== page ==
Let's explore some different ways in which polymorphism presents itself. Consider the following example of the union design pattern:

/*** An interface that represents an operation on two doubles*/public interface IBinaryOp {double apply( double x, double y); // all interface methods are public and abstract by default}/*** An IBinaryOp that adds two numbers*/public class AddOp implements IBinaryOp {public double apply( double x, double y) {return x+y;}}/*** An IBinaryOp that multiplies two numbers*/public class MultOp implements IBinaryOp {public double apply( double x, double y) {return x*y;}public String getDescription() {return "MultOp is a multiplying function.";}}

Exercise 2.1

Is the following legal code? `IBinaryOp bop = new IBinaryOp();`

## Exercise 2.2

Is the following legal code? `IBinaryOp bop = new AddOp();`

## Exercise 2.3

Given the above declaration and assignment of bop, is the following assignment then possible? `bop = new MultOp();`

## Exercise 2.4

Suppose we have `bop = new AddOp();` , what is the result of `bop.apply(5,3)` ?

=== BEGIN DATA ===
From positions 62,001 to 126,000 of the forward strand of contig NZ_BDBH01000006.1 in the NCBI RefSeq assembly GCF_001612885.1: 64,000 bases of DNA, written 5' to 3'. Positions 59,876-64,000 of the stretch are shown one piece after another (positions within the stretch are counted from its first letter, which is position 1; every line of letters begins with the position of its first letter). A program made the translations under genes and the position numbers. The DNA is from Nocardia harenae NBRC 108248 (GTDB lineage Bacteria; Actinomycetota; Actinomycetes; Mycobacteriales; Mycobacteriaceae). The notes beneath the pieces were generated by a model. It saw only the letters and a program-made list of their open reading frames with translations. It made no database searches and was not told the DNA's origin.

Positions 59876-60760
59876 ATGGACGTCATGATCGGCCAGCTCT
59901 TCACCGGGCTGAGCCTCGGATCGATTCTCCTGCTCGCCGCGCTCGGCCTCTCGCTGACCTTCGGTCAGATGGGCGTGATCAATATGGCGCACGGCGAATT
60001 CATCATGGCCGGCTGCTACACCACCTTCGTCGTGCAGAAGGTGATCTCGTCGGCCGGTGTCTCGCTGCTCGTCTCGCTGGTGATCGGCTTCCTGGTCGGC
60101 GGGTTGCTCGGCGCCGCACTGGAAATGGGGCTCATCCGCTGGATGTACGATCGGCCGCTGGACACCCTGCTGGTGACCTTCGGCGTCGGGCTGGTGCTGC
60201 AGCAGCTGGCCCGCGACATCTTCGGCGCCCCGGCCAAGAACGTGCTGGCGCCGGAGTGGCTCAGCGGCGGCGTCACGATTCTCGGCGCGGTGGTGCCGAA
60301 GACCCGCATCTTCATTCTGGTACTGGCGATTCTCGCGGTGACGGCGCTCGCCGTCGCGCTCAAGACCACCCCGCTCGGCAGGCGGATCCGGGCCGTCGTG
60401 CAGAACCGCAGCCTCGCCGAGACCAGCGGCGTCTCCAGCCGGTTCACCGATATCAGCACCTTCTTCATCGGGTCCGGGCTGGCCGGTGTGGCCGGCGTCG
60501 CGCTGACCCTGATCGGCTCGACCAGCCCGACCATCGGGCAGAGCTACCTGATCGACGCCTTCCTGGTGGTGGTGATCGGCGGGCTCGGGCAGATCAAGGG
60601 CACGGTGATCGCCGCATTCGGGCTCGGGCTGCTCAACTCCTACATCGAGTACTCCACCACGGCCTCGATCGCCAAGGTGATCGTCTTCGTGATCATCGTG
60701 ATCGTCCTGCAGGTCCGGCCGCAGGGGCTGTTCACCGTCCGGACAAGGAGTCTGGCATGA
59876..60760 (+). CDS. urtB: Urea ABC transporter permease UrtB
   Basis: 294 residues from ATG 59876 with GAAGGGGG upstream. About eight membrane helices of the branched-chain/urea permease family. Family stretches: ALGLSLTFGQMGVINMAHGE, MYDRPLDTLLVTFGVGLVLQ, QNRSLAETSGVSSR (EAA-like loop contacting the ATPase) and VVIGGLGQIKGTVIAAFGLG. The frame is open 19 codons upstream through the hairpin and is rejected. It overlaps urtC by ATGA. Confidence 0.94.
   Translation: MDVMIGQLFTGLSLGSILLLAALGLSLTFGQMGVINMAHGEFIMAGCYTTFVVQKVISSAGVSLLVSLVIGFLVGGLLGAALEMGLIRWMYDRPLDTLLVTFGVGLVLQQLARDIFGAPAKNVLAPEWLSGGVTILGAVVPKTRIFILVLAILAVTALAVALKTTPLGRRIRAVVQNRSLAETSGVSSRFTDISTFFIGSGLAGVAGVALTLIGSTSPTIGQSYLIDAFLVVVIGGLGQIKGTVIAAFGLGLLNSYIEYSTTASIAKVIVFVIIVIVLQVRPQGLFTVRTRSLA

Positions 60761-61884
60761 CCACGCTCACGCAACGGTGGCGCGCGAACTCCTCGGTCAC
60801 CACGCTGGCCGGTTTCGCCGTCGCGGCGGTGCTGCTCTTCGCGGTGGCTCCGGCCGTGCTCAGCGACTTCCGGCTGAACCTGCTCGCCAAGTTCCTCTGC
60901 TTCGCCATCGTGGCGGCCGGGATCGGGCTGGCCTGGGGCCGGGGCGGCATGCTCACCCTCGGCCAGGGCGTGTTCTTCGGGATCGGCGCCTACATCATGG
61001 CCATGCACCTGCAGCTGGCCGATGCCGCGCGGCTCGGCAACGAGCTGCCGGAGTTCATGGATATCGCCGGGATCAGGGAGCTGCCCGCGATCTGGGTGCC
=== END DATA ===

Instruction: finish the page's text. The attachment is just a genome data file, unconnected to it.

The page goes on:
## Exercise 2.5

Suppose we now say `bop = new MultOp()`, what is the result of `bop.apply(5,3)` now?

## Exercise 2.6

Suppose we have some variable, called `myOp` of type `IBinaryOp` what is the result of `myOp.apply(5,3)`?

## Exercise 2.7

Suppose we have `bop = new MultOp()`, is it legal to call `bop.getDescription()` ?

## Exercise 2.8

Is the following legal code? `AddOp aop = new AddOp()`

## Exercise 2.9

Given the declaration in the previous exercise, is the following legal? `Aop = new MultiOp()`

## Exercise 2.10

Suppose we have definitions of `aop` and `bop` from above. Is the following legal? That is, can we compile and run the following
statement without error? `bop = aop;`

## Exercise 2.11

Is the converse legal as well? That is, using the above definitions, can we compile and run the following statement? `aop = bop;`

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